Yehoshua ben Prachiah and Nitai HaArbeili received from them (Yossi ben Yoezer and Yossi ben Yochanan). Yehoshua said: Make for yourself a Rav (a teacher); acquire for yourself a friend; and judge every person on the positive side.
- What is the significance of the language “asei lecha,” make for yourself, rather than “kach lecha,” take for yourself? (You are not making him — he is already there! You are simply accepting him as your authority.)
- Why is there a change in verb between the Rav (“asei”) and the friend (“knei,” acquire, implying some kind of transactional acquisition)?
- ) How do these three lessons connect together?
- Why didn’t the Tanna add “Acquire for yourself a student” since we are taught (Ta’anith 7a) “I have learned from my students more than from my teachers and peers.”
After we were taught how a person is supposed to perfect his home, something to which he is closest, we are now taught how a person is supposed to perfect his relationship with other people with whom he is close. A Rav and a friend are very close to a person, although they are out of his house, and not as closely attached to him as those who dwell in his house. The Mishnah is in order of closeness: One’s Rav, followed by one’s friend, followed by other people.
The Rav referred to in this Mishna is not one’s primary Rav and final authority. Rather it is referring to one who YOU make into one of your teachers, even if on his own he may not be up to that standard. If it is someone from whom you can learn, you are being instructed to make in to one of your teachers.
The friend you are being encouraged to “acquire” is also referring to one who may not up to the standard of being considered your peer. Yet “two is better than one” (Koheleth 4:9) and you should expend the resources necessary to attach yourself to friends. The word “knei,” acquire, is appropriate for the process of relating to friends, since each one is frequently doing a favor or providing needed resources for the other, and as such their is an element of mutual “acquisition” in their friendship. But the word “acquire” is totally inappropriate to describe how one relates to a Rav, since the student does not “own” the Rav (members of the Board of Directors of Shuls — take note!), and the Tanna uses the word “asei.”
Finally, the Mishna closes with the lesson not to distance yourself from a person because of an ambiguous act that you see him do.
It does not add “acquire students” since it is inappropriate for a person to “acquire” students by setting himself as more important than he really is and “buying” students to come and learn from him.
Man does not stand alone in this world, but is supposed to be connected with others. This Mishna is teaching us how to behave with three strata of people with whom we interact: People that are greater than us (Rav), those who are our peers (chaver), and those who are on a lesser level than we are (kol adam).
Implementation of the lessons of this Mishnah grow out of love and desire to be closer to others. Rather than saying that this person is not worthy of being your Rav, a teacher for you, you make him in to your Rav. Your desire to learn from and become closer to him motivates you to do it. Rather than saying that this person is not worthy of being in your peer group, you make an effort to bring him closer to you as a friend. Finally, you don’t look for reasons to distance yourself from others, but rather you look to judge them favorably, in order to remain closer to them. This is a branch of “Love of G-d.” In the previous Mishna, we were taught about love of wise people, which is man’s primary manifestation in this world of love of G-d. This is followed by our Mishna which teaches about loving others on lower spiritual levels, but which also emanates from a love of G-d, recognizing others as G-d’s creations, and the desire to give to them and to be close to them.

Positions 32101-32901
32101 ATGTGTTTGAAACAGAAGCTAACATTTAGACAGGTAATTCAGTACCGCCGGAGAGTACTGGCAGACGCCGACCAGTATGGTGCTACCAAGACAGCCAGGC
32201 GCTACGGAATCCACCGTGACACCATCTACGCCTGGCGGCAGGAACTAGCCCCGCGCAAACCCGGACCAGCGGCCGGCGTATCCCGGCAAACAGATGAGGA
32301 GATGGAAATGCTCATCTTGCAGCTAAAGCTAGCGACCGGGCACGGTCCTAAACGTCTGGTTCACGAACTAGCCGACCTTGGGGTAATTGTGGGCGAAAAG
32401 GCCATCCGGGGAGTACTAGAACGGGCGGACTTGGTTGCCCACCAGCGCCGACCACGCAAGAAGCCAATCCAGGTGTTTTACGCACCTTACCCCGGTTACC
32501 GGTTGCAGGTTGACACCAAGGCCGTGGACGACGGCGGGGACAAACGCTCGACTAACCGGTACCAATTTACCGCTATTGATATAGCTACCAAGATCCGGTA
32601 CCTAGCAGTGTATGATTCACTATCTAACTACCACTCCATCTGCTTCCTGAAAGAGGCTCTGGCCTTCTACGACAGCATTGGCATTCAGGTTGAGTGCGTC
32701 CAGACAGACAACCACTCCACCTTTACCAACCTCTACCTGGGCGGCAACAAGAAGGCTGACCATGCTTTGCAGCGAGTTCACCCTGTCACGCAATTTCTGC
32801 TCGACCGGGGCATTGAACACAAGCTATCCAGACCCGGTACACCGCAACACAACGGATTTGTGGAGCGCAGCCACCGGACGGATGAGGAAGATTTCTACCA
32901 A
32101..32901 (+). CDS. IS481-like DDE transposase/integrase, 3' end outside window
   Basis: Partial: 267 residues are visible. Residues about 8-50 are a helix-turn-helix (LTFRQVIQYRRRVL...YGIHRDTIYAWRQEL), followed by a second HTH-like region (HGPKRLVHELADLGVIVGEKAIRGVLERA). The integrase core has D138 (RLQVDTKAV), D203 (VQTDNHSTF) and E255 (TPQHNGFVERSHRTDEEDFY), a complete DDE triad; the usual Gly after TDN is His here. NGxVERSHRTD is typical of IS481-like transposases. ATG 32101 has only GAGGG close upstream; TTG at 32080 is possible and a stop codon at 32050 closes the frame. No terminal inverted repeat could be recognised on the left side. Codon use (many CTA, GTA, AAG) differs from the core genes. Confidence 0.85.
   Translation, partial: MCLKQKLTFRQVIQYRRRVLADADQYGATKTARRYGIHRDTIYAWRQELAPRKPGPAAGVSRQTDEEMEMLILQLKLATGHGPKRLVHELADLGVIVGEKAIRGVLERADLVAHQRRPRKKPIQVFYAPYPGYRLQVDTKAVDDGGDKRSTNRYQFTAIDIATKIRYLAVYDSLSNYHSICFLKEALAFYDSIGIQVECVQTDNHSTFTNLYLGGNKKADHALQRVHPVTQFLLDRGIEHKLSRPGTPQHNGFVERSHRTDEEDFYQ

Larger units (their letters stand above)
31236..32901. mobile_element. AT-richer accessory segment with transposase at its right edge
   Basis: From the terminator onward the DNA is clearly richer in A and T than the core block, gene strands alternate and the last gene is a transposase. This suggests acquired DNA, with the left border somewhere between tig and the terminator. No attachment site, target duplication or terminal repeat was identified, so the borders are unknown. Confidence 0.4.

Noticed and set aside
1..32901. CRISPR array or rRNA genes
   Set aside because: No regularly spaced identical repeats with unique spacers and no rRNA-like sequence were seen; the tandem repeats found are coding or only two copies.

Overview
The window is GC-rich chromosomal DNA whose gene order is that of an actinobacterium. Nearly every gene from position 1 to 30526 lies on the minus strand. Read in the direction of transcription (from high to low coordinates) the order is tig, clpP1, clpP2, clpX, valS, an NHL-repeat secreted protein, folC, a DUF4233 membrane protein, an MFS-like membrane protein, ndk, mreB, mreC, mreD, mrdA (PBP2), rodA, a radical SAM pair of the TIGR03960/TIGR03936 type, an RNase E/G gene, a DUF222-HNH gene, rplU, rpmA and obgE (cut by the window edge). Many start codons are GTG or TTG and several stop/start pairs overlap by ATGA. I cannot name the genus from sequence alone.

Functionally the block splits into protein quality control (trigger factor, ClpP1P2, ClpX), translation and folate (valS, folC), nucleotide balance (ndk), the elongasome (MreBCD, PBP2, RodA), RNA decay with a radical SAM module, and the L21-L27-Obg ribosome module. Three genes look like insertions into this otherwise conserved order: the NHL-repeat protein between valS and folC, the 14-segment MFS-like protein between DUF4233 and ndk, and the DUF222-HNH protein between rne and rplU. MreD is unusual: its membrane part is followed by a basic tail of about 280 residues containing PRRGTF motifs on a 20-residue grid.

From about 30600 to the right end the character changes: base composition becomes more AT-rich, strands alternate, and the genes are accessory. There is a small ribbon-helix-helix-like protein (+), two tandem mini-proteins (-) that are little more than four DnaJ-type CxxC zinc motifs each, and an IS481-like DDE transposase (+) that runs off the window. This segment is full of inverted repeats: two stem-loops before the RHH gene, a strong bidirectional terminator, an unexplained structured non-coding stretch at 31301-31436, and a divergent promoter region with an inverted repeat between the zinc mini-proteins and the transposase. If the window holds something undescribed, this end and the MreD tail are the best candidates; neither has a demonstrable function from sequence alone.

Another connection between the three elements of the Mishna is as follows. We want you attachment to your Rav and to your friend to be a long-lasting one. The closer you are to someone and the longer you spend with him, the more likely you are to uncover faults, or at least be in situations that lend themselves to various interpretations. You are likely to think that your Rav or friend did something wrong to you, and this reaction will lead to distance between you. So the Tanna has taught us to judge these people favorably, preventing dissension and division between you.
(A word of clarification about the concept “havei dan kol adam l’kaf zechuth,” judge every person favorably. There is a misconception that we are required to look at clearly wrong actions and make up any kind of unlikely scenario to justify the action of the person we observe. For example, when we see cars driving down the road on Shabbos in Israel, we are supposed to say to ourselves that the person driving is probably a doctor, on his way to life-saving surgery, or the woman in the car is about to give birth. I don’t believe there is any source in the Gemara and Rishonim for such an interpretation of judging people favorably. The law is said in relation to situations that are ambiguous, where you are required to give the person the benefit of the doubt, assuming the favorable side of the ambiguity rather than the negative side. But one does not have to invent unreasonable explanations to justify behavior that is clearly wrong. You can and should say that the person didn’t realize how seriously wrong his behavior was. But behavior which is clearly wrong has to be viewed that way. Our Mishna is teaching us about behavior that has multiple interpretations, with the positive interpretation being equal to the negative one.)